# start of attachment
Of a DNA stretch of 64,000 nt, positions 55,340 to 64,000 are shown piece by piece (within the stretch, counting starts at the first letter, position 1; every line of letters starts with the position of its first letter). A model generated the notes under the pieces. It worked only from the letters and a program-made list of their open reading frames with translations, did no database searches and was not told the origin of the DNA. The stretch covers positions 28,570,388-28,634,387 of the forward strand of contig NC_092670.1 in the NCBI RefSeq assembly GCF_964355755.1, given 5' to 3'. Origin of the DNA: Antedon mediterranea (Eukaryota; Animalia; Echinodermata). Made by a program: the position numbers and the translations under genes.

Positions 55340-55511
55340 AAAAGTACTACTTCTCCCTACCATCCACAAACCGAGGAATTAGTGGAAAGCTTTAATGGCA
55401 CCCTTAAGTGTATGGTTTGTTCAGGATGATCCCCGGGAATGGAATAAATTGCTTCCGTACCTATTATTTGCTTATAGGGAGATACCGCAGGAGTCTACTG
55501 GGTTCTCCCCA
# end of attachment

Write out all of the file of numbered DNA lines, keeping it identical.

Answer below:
Of a DNA stretch of 64,000 nt, positions 55,340 to 64,000 are shown piece by piece (within the stretch, counting starts at the first letter, position 1; every line of letters starts with the position of its first letter). A model generated the notes under the pieces. It worked only from the letters and a program-made list of their open reading frames with translations, did no database searches and was not told the origin of the DNA. The stretch covers positions 28,570,388-28,634,387 of the forward strand of contig NC_092670.1 in the NCBI RefSeq assembly GCF_964355755.1, given 5' to 3'. Origin of the DNA: Antedon mediterranea (Eukaryota; Animalia; Echinodermata). Made by a program: the position numbers and the translations under genes.

Positions 55340-55511
55340 AAAAGTACTACTTCTCCCTACCATCCACAAACCGAGGAATTAGTGGAAAGCTTTAATGGCA
55401 CCCTTAAGTGTATGGTTTGTTCAGGATGATCCCCGGGAATGGAATAAATTGCTTCCGTACCTATTATTTGCTTATAGGGAGATACCGCAGGAGTCTACTG
55501 GGTTCTCCCCA